If I were more outwardly the pompous, didactic, bloviating ass that I am inwardly, I would smack down those people who say "Oh, I only watch PBS" when the subject of TV comes up, and point out that most of the great theatrical art of the past that we revere was produced for a mass audience, not for the elite few. Shakespeare is a good example. He was commissioned by the Queen but wrote for the commoner - like today, it's the regular folks who make up the bulk of the audience (at least when the performance doesn't cost $100 a seat.) And I might make the case that our favorite TV today echoes the themes we've been soaking up since before Chaucer - probably the same themes cavemen scratched on their walls - star crossed young lovers, the seduction of power, jealousy and envy and the search for the true identity, heroes seeking their great challenge that reveals their destiny - as someone who wrote for the masses once said, "there is nothing new under the sun." TV is just the current medium for delivering the message.

When I am caught up in the language and the story telling that is so captivating in the best television today, I feel a little sorry for those people who only watch PBS. There's not much chance of a cleansing catharsis watching "Wildebeests of Katmandu." (Then again, Ken Burns' new mega-documentary on WW2 is coming in a few weeks, so I will be there for that.) In the end, I think there is redemption enough to go around, even enough for those who turn up their noses at television, that product made for the commoners.

Friday, August 24, 2007

Why people love sports


The other night the Texas Rangers squeaked past the Baltimore Orioles by a final score of 30-3. (Those are baseball teams, for those who don't love sports, and that's a baseball score not a football score, for those who do love sports and know that 30-3 doesn't happen every day on the diamond.)

When this game was reported by the sportswriters and broadcasters, it was described as a "beatdown." Back in the day, I might have preferred "creamed" or "smeared." In any descriptive terms, it was a very definitive outcome. There was a winner and a loser - a result you always get with baseball, even if it takes all night long. A clear and final outcome, a plainly obvious winner and loser - that's what we love about sports.

And we love that clearly defined outcome because it's so hard to come by in our regular lives.There is always some level of doubt, someone else doing better than you, some question of whether he/she really loves me or just says they do, a performance report that "leaves room for improvement." There's always a difference of opinion, another way to look at it, a lot of gray area, walking in another's moccassins, try to see it my way. Maybe he did, maybe he didn't. Testimony of the witnesses is contradictory. The surge is making a difference or it's done no good at all, we should pull out now or we should stay and finish the job. This is why we feel so bad about Vietnam and so good about WW2 - clearly defined outcome, winners and losers.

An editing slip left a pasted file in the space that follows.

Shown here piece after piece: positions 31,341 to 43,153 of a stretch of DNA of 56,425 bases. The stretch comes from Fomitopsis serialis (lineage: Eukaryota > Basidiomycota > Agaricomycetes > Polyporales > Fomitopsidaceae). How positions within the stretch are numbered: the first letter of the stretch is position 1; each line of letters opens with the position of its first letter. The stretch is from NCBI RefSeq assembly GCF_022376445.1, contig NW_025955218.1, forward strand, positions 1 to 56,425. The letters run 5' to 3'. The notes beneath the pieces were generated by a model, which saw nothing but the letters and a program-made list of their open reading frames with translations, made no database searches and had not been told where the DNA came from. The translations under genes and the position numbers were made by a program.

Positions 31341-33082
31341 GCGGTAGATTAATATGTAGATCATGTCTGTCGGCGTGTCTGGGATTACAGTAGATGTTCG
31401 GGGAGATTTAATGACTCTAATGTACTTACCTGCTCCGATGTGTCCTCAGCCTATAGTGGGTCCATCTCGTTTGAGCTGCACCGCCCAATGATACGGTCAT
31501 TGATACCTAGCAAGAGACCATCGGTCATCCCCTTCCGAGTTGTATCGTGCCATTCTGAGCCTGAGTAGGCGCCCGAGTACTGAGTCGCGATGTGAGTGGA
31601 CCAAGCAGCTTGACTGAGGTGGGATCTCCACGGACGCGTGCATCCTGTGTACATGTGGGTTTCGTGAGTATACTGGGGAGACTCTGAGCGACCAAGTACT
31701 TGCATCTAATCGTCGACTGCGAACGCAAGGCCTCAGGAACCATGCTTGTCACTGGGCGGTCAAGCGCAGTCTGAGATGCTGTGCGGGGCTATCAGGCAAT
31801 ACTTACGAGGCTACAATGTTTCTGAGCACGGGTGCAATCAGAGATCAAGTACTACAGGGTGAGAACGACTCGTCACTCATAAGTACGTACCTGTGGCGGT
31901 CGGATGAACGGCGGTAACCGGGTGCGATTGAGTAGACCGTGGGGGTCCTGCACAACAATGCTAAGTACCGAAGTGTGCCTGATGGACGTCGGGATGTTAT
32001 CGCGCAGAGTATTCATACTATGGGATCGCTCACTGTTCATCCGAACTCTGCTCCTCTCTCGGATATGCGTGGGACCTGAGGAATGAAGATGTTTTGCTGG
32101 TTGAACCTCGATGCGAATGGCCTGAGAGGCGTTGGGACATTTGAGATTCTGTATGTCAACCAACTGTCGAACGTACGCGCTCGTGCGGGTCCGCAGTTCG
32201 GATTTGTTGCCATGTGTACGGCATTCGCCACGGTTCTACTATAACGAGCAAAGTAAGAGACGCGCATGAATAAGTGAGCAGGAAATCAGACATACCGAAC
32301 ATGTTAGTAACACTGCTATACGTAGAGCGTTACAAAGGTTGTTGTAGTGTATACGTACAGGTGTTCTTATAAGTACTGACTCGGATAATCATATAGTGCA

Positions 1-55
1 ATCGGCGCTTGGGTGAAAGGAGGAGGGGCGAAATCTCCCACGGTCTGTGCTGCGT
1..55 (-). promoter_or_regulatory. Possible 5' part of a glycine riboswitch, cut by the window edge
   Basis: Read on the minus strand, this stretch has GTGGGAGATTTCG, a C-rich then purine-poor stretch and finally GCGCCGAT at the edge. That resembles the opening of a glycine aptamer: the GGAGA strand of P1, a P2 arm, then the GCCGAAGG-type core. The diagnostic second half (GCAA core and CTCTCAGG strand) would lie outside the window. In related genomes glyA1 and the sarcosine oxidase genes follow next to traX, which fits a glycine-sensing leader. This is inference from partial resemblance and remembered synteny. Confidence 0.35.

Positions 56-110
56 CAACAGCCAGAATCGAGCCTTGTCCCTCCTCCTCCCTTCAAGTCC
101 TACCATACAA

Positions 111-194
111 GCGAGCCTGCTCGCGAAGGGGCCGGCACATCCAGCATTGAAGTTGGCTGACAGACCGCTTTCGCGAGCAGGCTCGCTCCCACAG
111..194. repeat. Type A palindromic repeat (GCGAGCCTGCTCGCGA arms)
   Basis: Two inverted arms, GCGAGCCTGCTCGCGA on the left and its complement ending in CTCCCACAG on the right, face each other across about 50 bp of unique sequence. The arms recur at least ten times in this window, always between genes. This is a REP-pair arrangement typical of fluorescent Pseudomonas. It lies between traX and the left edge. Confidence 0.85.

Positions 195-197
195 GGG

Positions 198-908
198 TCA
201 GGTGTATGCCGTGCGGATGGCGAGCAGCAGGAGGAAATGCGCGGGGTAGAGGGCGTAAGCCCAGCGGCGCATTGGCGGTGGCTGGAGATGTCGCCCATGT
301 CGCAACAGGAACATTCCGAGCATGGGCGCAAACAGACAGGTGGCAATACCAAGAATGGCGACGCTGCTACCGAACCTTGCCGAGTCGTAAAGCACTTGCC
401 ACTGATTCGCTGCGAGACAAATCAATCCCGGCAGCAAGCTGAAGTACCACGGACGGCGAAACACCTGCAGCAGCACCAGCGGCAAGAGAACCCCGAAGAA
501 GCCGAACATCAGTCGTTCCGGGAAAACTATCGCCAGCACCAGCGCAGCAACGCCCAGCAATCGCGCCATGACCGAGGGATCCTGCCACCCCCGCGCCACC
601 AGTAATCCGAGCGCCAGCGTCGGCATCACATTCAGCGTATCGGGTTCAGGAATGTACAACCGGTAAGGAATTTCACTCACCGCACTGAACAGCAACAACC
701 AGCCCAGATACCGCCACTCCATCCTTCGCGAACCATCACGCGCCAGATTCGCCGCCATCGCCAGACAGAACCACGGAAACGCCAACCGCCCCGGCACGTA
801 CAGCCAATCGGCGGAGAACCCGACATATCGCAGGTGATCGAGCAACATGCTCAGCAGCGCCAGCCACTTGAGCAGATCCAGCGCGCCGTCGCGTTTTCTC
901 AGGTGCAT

If you carry this thought out to the recent controversy over baseball's home run record, it's the lack of the clearly defined outcome that makes it all so unsatisfactory. Did he dope his way to success? If he did, does the record really count? Who's the real home run king? In football there used to be a lot of tie games, but people don't like ties (one of the knocks on soccer for a lot of Americans) so they changed the rules and now a tie is almost impossible. Got to have that clearly defined outcome. Same goes for instant replay. It wasn't enough just to see that the refs blew the call, now we get the satisfaction to see them eat crow and admit they were wrong.

And in the end, it's the basis for being afraid of death - the possibility there won't be a clearly defined outcome. What if you don't get a moment of judgement, no final score, and you just fade away? And if there is a golden throne and a big book with your permanent record, wouldn't you choose hell over limbo? Nobody wants the game to end in a tie.

Thursday, August 23, 2007

Just curious - is a pre-stabbing apology proper ettiquette?

MESA, Ariz. — An Arizona woman has been charged with suspicion of first-degree murder after allegedly stabbing her estranged husband in the chest during sex, MyFOXPhoenix.com reports. ... husband, Juan Carlos Gonzales, 26, fled to neighbor Tony Ballard's home.... "I've never had a naked man run to my house bleeding, you know what I mean?" Ballard told MyFOXPhoenix.com. "She was on top and she...pulled a knife out of a bag and drove it into his chest," Ballard said of the incident. "She apologized first," the neighbor told MyFOXPhoenix.com. "She said 'Juan, I'm sorry about this.'"
So I'm curious - I guess "love means never having to say you're sorry" is out of date now?